Many people share the misconception that digital images that do
not bear a copyright notice or protective watermark are in the
public domain and free for copying.
This can become a costly mistake for those people who make use
of these images (for example, by copying them and posting them on
another website, such as Pinterest). Companies that license digital
photographs use sophisticated tools to locate unlicensed copies of
their material on the Internet and often aggressively pursue those
who have used copyrightprotected content without permission.
Under the Copyright Act, the creator of an expressive work, such
as a drawing, photograph or piece of writing, automatically owns
copyright rights of the material as soon as it is set in fixed
While it is good practice for copyright owners to place a
copyright notice on their works to alert others that it is
protected, the law does not require the creator to display a
copyright notice or take other protective measures in order to
enjoy copyright protection.
Ignorance is expensive
Suppose you have copied a photograph from a website. You receive
a letter from a copyright owner claiming that you have violated the
owner's copyright and demanding several thousand dollars in
exchange for a "retroactive license."
Immediately removing the image does not relieve you from
liability for damages arising from past infringing use. Then,
surely your use of the photograph was "fair use,"
especially since you did not intend to violate any copyrights?
Again, not necessarily.
While your intent in copying the material may affect the amount
of damages awarded in a copyright infringement action, it is not a
requirement for a finding of infringement. Moreover, although
"fair uses" of copyrighted works do exist, the analysis
involved in determining whether a use will be deemed
"fair" is often complex, and it is difficult to predict
the outcomes. In this situation, the steep "retroactive
license" fee might actually be the least expensive option to
dispose of a copyright infringement claim. To establish copyright
infringement, the copyright owner must only prove ownership of the
material and that you have copied it without permission.
If the copyright owners registered the copyright with the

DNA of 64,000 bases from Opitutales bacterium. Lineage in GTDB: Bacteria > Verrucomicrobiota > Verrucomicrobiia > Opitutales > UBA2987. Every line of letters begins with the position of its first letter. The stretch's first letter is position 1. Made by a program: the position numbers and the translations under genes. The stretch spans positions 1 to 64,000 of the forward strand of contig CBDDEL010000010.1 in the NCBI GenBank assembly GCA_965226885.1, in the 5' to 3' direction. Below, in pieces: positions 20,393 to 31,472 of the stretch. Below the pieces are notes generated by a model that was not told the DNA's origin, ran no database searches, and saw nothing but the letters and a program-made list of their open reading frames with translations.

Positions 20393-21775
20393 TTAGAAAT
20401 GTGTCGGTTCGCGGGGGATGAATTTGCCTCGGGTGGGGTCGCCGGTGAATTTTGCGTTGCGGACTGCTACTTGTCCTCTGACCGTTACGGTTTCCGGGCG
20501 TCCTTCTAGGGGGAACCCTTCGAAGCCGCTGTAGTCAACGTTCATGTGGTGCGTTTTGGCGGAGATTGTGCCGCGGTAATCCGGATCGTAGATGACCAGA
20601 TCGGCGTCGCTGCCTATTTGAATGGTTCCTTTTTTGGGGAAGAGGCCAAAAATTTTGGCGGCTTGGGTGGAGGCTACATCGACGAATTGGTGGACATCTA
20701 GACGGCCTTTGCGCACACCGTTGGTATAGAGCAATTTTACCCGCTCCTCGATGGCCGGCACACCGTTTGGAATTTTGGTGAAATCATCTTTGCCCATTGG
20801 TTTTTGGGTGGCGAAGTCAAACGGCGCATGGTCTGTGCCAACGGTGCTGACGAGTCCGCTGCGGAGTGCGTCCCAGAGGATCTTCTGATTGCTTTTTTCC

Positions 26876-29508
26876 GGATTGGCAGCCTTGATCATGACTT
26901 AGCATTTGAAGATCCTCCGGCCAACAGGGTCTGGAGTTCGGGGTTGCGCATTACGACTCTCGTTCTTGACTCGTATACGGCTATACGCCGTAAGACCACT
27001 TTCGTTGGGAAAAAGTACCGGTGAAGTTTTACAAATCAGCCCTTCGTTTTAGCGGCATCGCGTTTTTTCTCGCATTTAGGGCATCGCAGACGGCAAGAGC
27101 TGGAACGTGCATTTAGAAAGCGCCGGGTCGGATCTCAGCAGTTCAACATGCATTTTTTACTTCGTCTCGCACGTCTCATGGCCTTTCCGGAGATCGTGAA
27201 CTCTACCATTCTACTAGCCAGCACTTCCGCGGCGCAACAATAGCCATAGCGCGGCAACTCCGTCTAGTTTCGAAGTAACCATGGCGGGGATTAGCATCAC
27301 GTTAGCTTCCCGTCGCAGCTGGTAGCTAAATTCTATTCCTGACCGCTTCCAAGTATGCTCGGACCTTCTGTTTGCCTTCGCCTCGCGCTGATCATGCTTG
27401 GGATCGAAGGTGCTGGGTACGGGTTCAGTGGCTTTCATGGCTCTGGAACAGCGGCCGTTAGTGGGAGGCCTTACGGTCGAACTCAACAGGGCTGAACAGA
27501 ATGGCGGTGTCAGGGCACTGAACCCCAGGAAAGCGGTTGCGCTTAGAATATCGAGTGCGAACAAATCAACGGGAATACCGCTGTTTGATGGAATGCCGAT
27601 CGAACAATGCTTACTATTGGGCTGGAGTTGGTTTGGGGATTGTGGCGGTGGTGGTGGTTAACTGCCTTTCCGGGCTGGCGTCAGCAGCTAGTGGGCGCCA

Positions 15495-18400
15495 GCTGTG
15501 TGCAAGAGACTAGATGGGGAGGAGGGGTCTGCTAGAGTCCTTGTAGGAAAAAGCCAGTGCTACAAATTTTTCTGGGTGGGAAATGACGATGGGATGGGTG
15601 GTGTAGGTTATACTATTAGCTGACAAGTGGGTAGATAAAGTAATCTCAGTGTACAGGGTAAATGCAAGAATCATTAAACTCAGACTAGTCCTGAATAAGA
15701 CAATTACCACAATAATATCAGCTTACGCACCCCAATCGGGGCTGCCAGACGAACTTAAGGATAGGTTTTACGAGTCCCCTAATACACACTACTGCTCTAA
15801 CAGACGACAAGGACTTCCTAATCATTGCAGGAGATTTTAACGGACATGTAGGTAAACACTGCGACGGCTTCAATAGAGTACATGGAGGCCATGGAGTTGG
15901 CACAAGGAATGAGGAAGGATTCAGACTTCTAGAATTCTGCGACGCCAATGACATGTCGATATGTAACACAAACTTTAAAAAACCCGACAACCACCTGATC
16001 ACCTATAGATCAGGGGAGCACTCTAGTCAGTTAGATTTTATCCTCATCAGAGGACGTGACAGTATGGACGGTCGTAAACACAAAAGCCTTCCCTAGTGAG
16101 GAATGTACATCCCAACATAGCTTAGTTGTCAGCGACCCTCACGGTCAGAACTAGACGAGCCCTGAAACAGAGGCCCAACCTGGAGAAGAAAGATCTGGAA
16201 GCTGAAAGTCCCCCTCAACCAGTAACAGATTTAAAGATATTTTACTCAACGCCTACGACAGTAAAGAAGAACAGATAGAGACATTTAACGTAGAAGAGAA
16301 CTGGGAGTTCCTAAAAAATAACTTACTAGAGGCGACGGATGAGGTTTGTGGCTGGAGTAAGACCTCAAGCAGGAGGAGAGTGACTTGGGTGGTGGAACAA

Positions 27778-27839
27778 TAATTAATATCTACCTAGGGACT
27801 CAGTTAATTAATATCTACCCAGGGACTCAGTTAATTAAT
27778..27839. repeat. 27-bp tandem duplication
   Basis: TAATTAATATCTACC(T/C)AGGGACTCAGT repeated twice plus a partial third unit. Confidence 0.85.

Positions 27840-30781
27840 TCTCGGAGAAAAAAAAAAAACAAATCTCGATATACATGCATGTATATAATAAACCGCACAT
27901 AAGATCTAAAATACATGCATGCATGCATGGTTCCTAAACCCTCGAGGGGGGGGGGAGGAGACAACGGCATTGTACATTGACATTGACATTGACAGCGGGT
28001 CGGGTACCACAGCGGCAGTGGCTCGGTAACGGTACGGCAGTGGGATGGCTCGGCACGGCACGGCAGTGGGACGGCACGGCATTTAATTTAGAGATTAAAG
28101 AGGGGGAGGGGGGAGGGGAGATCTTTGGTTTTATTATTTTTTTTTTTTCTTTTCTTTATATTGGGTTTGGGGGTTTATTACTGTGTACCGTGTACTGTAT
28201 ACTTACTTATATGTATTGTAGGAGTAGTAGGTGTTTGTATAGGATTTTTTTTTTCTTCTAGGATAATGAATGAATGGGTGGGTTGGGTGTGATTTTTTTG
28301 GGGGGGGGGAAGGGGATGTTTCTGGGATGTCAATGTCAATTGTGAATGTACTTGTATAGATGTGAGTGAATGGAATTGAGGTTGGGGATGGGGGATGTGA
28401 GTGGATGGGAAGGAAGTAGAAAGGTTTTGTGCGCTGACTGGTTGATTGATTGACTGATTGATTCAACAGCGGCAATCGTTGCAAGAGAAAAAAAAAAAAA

Copyright Office before you copied the material, then they
don't even need to prove that your infringing use of the image
caused them to suffer any actual monetary damages.
Instead, once the copyright owner establishes infringement, the
Copyright Act entitles the holder to recover "statutory
damages" ranging from $350 to $30,000 (at the discretion of
the court) for each separate instance. Damages can exceed $150,000
per copyright if the owner can prove that the infringement was
willful, which people sometimes interpret as including actions
taken with knowledge or reckless disregard of the copyright
owner's rights, as opposed to an actual intent to infringe.
Ultimately, the best (and least costly) course of action is to
ensure in the beginning that you or your employees either create or
purchase — from the copyright owner or licensed from the
copyright owner — all images on your website or in print
The content of this article is intended to provide a general
guide to the subject matter. Specialist advice should be sought
about your specific circumstances.
To print this article, all you need is to be registered on Mondaq.com.
Click to Login as an existing user or Register so you can print this article.
As is well known, patent trolls often threaten dozens of alleged infringers in the hope of scoring quick license fees from those who understandably prefer to provide a modest payoff, thereby avoiding expensive and protracted litigation.
In order to best protect the IP rights of a U.S. company seeking to produce goods through a Chinese manufacturer by providing a protected design, the U.S. company needs to take actions even before the contracting stages.
On November 12, 2012, the State Intellectual Property Office of the People’s Republic of issued the Draft Rules on Inventor-Employee Inventions for public comment, and this article seeks to reconcile the different provisions between the Implementing Rules and the Draft Rules.
The U.S. Court of Appeals for the Ninth Circuit affirmed a summary judgment ruling in favor of seven film studios finding that the defendant induced third parties to download infringing copies of the plaintiffs’ copyrighted works.